Does luck, like life, begin at 40? Maybe that’s why the Colorado Lottery hit two big milestones on the same day, Jan. 24. In addition to the Lottery marking its 40th anniversary on that Tuesday, it reached $4 billion in proceeds.
The double-dip big day came on the heels of the sixth consecutive year in which the Lottery saw an increase in sales, with a slight drop in 2020.
The Lottery sold its very first scratch ticket in 1983, back before cell phones in every pocket and microwaves in every kitchen. The first drawing happened one month later. Now the Colorado Lottery’s greatest legacy, according to the agency itself, is what selling lottery tickets has given back to the state.
Tom Seavor, director of the Colorado Lottery, told KKTV.
“Lottery dollars are everywhere people play in Colorado. From pavilions and arenas to open space and trail support, there are Lottery dollars in every state park and in hundreds of local outdoor resources in Colorado. We are looking forward to another 40 years of giving back to the great state of Colorado.”
Looking forward to the next 40 years
Play Colorado spoke with Suzanne Karrer, Communications Supervisor at the Colorado Lottery, about what the next 40 years might be like for the agency. They’ll keep going, she laughed.
First up, sometime around Feb. 20, is a 40th-anniversary scratch game. Tickets will range from $1 to $40.
Looking both back and ahead, lottery director Seavor said, “Reaching $4 billion in proceeds reflects the support our players and retail partners have shown us for these first 40 years. We have tried to do a good job of listening to our players tell us what they want in terms of games, prizes, and play experiences.”
“We’ve also tried to ensure all Coloradans know that whether they play the Lottery or not, they win whenever they visit a state park or one of the thousands of Lottery-funded projects around the state. Reaching $4 billion and 40 years is a great start, but we are committed to making this year’s Colorado Lottery the best one yet.”
Lottery tickets are the ticket to a better Colorado outdoors
The Colorado Lottery is self-funded. It reinvests its proceeds throughout the state to “enhance, protect, [and] improve parks, trails, and open spaces in Colorado,” the agency said in a press release.
The agency does all that through trust funds established by the state, including:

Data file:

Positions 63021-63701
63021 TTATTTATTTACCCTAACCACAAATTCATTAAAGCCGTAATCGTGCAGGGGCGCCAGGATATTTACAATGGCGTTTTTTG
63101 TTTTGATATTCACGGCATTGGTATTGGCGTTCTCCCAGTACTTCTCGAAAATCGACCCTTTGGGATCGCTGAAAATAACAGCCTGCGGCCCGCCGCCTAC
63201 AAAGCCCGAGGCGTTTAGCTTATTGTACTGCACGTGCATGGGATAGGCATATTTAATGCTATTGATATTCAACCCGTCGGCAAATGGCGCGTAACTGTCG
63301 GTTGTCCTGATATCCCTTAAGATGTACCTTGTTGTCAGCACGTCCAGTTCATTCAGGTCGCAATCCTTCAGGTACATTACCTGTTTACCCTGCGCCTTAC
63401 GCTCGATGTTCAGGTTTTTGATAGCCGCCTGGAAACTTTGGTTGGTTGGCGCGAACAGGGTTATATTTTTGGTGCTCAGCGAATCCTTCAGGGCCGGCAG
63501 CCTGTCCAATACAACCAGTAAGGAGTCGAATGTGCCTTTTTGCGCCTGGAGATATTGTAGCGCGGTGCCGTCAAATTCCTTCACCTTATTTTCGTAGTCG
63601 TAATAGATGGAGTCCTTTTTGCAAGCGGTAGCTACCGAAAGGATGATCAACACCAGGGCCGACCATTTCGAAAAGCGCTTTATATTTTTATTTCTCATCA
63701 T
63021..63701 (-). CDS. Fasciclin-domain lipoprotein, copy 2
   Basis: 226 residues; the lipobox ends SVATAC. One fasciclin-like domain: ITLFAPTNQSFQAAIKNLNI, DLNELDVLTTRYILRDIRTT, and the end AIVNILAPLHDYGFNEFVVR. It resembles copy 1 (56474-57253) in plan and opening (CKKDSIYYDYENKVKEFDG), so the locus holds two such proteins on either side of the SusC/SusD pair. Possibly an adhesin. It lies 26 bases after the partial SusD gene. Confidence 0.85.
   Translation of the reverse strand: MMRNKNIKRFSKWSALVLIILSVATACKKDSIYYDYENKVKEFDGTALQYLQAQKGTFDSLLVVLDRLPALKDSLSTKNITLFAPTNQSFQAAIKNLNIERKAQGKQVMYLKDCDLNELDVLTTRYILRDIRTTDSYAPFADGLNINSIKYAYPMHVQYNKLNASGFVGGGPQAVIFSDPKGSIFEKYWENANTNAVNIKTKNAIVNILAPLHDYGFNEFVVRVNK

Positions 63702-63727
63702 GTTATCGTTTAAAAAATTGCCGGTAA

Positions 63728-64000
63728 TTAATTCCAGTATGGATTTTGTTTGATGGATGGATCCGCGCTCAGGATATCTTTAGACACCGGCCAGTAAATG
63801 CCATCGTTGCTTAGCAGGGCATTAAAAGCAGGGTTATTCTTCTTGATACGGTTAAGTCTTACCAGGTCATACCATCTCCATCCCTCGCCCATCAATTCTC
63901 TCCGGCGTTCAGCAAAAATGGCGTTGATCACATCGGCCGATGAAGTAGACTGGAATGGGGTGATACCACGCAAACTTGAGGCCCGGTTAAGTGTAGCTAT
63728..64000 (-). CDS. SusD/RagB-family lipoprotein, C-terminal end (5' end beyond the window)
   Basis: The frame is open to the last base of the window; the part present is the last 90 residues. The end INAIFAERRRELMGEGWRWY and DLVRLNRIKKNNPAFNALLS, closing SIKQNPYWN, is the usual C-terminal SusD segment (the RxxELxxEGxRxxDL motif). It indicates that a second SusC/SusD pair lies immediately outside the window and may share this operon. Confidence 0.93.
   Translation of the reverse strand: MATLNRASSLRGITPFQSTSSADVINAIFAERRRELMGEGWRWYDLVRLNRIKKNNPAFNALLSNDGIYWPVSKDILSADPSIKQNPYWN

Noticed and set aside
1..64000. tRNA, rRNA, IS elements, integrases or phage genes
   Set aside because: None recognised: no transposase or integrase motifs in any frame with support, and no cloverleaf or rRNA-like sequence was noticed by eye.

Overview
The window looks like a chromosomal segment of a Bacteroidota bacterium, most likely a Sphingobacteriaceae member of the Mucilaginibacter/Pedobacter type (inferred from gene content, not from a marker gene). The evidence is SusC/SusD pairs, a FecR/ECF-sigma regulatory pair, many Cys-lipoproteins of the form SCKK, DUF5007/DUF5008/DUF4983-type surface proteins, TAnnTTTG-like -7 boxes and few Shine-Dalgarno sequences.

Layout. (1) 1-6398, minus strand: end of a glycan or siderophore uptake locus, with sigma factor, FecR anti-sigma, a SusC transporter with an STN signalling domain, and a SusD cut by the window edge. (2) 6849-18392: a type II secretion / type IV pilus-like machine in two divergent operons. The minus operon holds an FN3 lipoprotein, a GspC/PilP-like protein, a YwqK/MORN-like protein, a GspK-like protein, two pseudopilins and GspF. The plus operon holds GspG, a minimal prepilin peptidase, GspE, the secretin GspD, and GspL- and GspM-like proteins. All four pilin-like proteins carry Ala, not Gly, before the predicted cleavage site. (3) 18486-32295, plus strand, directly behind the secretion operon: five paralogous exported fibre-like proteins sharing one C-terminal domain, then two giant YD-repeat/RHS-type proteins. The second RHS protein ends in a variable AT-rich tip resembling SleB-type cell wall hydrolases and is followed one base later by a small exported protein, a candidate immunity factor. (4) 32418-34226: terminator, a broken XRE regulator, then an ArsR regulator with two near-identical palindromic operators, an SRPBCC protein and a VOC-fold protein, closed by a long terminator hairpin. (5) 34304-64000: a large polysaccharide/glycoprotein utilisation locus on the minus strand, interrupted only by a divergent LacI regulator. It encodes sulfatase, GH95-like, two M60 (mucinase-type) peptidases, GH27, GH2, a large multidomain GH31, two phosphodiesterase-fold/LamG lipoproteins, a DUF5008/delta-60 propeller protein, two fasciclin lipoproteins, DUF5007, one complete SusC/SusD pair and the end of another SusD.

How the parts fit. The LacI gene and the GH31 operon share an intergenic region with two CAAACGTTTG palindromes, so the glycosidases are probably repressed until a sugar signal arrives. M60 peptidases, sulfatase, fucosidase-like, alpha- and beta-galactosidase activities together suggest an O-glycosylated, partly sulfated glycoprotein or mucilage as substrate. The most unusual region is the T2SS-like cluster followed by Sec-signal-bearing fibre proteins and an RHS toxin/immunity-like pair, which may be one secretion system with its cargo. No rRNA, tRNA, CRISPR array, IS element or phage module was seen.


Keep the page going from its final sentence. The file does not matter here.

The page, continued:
- Great Outdoors Colorado (GOCO) receives 50% of the Lottery’s proceeds. GOCO opens up, cares for, and protects new outdoor spaces. It also helps outdoor organizations, such as Colorado Parks and Wildlife. During last year’s banner Lottery sales year, GOCO received $73.1 million. GOCO’s project reach covers every Colorado county.
- Conservation Trust Fund (CTF) benefits from 40% of annual Lottery proceeds. CTF allocates monies for wildlife conservation, river and fish recovery, and more. In Fiscal Year 2022, CTF received $72.1 million from the Colorado Lottery.
- Colorado Parks and Wildlife receives the remaining 10% of the agency’s proceeds. In Fiscal Year 2022, that came to $24.3 million.
Other beneficiaries in Fiscal Year 2022 included:
- Building Excellent Schools Today: $9.3 million.
- Outdoor Equity Fund: $1.5 million. Just a few years old, this fund is managed by Colorado Parks and Wildlife. It aims to increase outdoor access for underserved communities.
Through its proceeds, the Lottery helped GOCO fund the 2000 conservation of Greenland Ranch, the “big green open space” between Denver and Colorado Springs along the I-25 corridor, much appreciated by those driving by or visiting on foot. The Lottery called that effort “one of GOCO’s most iconic investments.”
The Lottery plans to continue prioritizing conservations, officials told coloradopolitics.com. The agency will also keep “expanding hands-on support through events throughout the year.”
One such event is the annual Colorado Lottery Conservation Month. Proclaimed as such by Governor Jared Polis, its third incarnation took place in October. One hundred and twenty-five volunteers helped clear debris from the banks of the Arkansas River. Another group of about 80 volunteers broke ground on a new surface trail out of Soderberg Trailhead.
Another candle in the Colorado Lottery 40th birthday cake
The Colorado Lottery headed into its 40th year on a wave of success. Not only has it seen record sales, but it also received a Level 4 Responsible Gaming Certification from the World Lottery Association thanks to its continuing efforts to promote responsible play. Level 4 is the highest level available.
Unsung heroes: Lottery retailers. Without the retailers who sell the tickets, the Lottery couldn’t have operated all these years. Seavor called them the Lottery’s “most important partners” and added, “I’m thankful for the nearly 3,000 retailers who work with the Lottery and hope to add many more in the future.”
On average, Lottery product retailers get more than $19,000 every year.